Beware the teachers that advertise that they can teach all styles; technically, I, myself, can teach all styles. The truth is, however, that I would be learning at the same time as the student if I were teaching a style with which I was not familiar; the student would get more accurate information at a much faster rate if he/she went to someone that specialized in X style. Furthermore, many styles of music are more than just specific notes/chords/rhythms, there’s often an entire culture behind them. Being aware of said culture plays a big role in how to approach a style of music. That is why I specialize in Gypsy Jazz; people come to me specifically for Gypsy Jazz, and I don’t have to do any research (or very little anyway) if someone has a question about the style. It’s like hiring a lawyer, you hire a lawyer based on his/her area of expertise, and based on his/her reputation. Every lawyer can consult books (as they all do), but the ones we want are the ones that already have the knowledge on hand, or know exactly where to find it in as short a time as possible.

In essence, that is what I mean by sincerity. It’s about always staying true to yourself, while keeping an open mind. You should certainly consider other people’s opinions, but don’t let them dictate your life! This is very important, as I feel that many people get lost in this because of the overwhelming amount of information that is available to us; in the end, it is as simple as following your gut instinct. Your first priority should always be to make yourself happy, by specifically working on the things that interest you. These things may change (possibly in drastically different directions) as you evolve as a musician, but as long as you continuously follow this path, there will be much less confusion as to what you should be working on.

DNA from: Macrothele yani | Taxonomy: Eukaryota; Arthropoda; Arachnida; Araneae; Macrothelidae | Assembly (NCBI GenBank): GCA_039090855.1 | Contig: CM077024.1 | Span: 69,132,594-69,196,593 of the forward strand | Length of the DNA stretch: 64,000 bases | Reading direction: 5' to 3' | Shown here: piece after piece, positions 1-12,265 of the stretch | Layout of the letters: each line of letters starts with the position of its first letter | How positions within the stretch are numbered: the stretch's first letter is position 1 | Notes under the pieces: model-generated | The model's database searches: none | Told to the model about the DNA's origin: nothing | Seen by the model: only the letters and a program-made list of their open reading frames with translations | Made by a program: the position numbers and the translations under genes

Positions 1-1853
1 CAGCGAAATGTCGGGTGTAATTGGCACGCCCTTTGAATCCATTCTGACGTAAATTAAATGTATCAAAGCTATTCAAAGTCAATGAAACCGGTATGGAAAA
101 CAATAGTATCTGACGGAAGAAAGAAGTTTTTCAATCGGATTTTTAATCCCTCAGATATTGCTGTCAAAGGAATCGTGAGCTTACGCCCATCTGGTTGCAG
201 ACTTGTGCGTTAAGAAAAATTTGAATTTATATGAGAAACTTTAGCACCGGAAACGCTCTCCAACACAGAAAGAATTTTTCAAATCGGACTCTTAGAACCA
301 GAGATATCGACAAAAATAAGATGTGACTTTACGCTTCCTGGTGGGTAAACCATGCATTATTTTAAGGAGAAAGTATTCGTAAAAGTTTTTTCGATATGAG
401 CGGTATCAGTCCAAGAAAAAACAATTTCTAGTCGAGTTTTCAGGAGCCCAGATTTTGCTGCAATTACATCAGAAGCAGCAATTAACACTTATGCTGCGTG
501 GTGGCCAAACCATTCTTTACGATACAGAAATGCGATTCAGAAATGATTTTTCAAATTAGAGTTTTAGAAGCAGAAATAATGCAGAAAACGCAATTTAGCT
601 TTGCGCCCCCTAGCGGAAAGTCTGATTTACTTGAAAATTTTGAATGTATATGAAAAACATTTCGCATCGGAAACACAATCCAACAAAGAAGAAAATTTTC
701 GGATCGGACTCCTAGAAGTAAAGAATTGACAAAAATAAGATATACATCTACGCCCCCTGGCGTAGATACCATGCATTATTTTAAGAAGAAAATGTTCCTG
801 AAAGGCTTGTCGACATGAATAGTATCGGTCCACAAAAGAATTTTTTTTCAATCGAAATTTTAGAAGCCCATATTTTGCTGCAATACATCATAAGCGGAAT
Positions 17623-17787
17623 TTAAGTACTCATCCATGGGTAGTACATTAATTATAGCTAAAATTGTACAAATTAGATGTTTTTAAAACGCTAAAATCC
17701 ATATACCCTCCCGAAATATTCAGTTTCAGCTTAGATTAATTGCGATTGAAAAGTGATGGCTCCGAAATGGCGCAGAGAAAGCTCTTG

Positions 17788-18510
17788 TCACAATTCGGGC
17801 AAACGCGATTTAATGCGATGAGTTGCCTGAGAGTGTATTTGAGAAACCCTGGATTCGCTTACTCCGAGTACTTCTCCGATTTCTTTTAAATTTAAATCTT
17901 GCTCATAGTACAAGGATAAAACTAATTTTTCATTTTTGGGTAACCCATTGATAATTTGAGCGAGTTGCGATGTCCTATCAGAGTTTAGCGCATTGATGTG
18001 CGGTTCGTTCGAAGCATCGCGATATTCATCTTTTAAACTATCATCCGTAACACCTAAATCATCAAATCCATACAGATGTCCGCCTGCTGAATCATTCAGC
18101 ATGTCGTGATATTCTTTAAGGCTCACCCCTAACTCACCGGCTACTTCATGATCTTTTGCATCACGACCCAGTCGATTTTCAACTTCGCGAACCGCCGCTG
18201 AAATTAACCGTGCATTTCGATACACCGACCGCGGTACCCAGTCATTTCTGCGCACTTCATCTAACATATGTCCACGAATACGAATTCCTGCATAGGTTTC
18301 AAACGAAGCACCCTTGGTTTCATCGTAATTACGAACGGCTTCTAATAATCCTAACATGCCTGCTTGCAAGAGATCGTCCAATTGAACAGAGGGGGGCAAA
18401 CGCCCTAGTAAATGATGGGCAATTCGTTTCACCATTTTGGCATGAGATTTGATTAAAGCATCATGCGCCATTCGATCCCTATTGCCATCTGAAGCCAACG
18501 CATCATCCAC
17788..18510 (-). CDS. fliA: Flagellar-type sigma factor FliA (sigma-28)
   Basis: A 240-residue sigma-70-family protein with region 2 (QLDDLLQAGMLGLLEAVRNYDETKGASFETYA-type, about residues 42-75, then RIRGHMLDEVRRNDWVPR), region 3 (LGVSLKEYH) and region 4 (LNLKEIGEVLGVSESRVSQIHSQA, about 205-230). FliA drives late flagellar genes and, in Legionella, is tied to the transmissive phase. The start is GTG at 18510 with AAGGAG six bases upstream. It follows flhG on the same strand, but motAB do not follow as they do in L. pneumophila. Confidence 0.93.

As an improvising musician, I respect a very wide range of musicians, but that does not mean that I passionately listen to every single one of them. That is fine by me. I cannot, for example, blaze through John Coltrane’s Giant Steps, simply because I did not  invest the necessary amount of time and energy in order to do so. It is certainly fun to practice, but it is not my priority, and it has very little to do with what I am currently doing.  This is important, because, someone who can blaze through Giant Steps, might have trouble doing the things that I specialize in.  Up to a certain point, there are certain things that are worth working on and that is beneficial for every musician, but on the flip side, working on extremely difficult sets of changes does not mean that you will automatically sound better on easier sets of changes. That is simply not how it works. Bluegrass, for instance, is one of the most harmonically and rhythmically simple styles of music there is, but there is an entire culture and vocabulary behind it; working on Giant Steps will simply not make you a better improviser when playing bluegrass. Work on the things that you are passionate about!